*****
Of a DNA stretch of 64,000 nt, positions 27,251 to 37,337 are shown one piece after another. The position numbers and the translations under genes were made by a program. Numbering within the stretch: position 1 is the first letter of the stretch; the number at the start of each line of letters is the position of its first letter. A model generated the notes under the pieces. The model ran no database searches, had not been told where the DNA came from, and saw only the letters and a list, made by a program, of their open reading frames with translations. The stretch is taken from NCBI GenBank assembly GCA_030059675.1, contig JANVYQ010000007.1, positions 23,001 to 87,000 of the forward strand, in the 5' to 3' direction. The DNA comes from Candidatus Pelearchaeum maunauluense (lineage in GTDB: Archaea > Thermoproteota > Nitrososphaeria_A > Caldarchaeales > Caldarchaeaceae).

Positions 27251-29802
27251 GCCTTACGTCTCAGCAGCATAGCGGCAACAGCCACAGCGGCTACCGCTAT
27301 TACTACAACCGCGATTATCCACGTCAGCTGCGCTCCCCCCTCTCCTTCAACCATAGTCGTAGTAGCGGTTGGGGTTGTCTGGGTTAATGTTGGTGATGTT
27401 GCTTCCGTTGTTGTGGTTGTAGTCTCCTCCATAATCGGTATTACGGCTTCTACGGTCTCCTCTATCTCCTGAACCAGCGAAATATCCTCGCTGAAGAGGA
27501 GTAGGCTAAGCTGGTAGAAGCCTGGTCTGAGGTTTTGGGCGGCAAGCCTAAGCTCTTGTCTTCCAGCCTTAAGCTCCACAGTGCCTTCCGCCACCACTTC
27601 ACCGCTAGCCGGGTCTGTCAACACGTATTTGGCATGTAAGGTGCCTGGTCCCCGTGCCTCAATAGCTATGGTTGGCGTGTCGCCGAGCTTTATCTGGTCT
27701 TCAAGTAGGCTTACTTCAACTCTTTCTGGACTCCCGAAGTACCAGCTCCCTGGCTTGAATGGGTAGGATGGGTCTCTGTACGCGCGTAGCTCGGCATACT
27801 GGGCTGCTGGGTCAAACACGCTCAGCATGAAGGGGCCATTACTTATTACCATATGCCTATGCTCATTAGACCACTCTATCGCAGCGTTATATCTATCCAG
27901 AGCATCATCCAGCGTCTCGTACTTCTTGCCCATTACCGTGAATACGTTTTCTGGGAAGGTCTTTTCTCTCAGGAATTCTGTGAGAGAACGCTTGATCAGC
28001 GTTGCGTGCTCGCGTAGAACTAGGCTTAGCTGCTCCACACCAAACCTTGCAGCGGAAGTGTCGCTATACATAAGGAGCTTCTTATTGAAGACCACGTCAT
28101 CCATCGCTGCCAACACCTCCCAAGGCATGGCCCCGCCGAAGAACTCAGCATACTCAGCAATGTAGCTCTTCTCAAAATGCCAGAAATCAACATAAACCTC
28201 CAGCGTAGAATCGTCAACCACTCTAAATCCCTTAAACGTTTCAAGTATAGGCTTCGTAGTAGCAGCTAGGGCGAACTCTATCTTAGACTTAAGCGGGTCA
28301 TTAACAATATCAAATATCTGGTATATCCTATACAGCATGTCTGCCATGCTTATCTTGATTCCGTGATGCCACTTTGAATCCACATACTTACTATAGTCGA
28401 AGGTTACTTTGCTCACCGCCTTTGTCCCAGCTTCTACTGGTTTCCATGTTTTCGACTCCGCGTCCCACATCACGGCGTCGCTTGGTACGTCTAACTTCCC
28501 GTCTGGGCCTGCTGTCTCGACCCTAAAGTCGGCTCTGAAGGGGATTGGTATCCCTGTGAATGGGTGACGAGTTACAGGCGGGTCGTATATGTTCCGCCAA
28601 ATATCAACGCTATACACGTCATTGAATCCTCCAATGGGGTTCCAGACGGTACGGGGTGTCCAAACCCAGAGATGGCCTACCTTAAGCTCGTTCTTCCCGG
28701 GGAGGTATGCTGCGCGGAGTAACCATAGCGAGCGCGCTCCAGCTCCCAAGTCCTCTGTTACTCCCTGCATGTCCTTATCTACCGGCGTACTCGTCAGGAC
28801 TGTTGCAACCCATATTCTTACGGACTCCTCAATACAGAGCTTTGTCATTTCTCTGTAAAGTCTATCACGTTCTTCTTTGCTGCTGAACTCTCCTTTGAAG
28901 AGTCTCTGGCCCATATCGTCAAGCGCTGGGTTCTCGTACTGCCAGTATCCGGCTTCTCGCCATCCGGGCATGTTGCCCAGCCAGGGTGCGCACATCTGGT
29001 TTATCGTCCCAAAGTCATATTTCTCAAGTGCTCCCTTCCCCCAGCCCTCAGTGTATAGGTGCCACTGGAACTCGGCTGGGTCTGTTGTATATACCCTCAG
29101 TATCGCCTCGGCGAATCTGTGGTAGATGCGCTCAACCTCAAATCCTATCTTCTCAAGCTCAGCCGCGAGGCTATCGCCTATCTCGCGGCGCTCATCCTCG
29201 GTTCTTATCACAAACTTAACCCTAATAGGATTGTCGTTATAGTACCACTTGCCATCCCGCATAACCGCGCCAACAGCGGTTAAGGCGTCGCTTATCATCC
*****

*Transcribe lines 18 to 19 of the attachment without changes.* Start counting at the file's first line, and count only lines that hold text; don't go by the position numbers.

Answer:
28701 GGAGGTATGCTGCGCGGAGTAACCATAGCGAGCGCGCTCCAGCTCCCAAGTCCTCTGTTACTCCCTGCATGTCCTTATCTACCGGCGTACTCGTCAGGAC
28801 TGTTGCAACCCATATTCTTACGGACTCCTCAATACAGAGCTTTGTCATTTCTCTGTAAAGTCTATCACGTTCTTCTTTGCTGCTGAACTCTCCTTTGAAG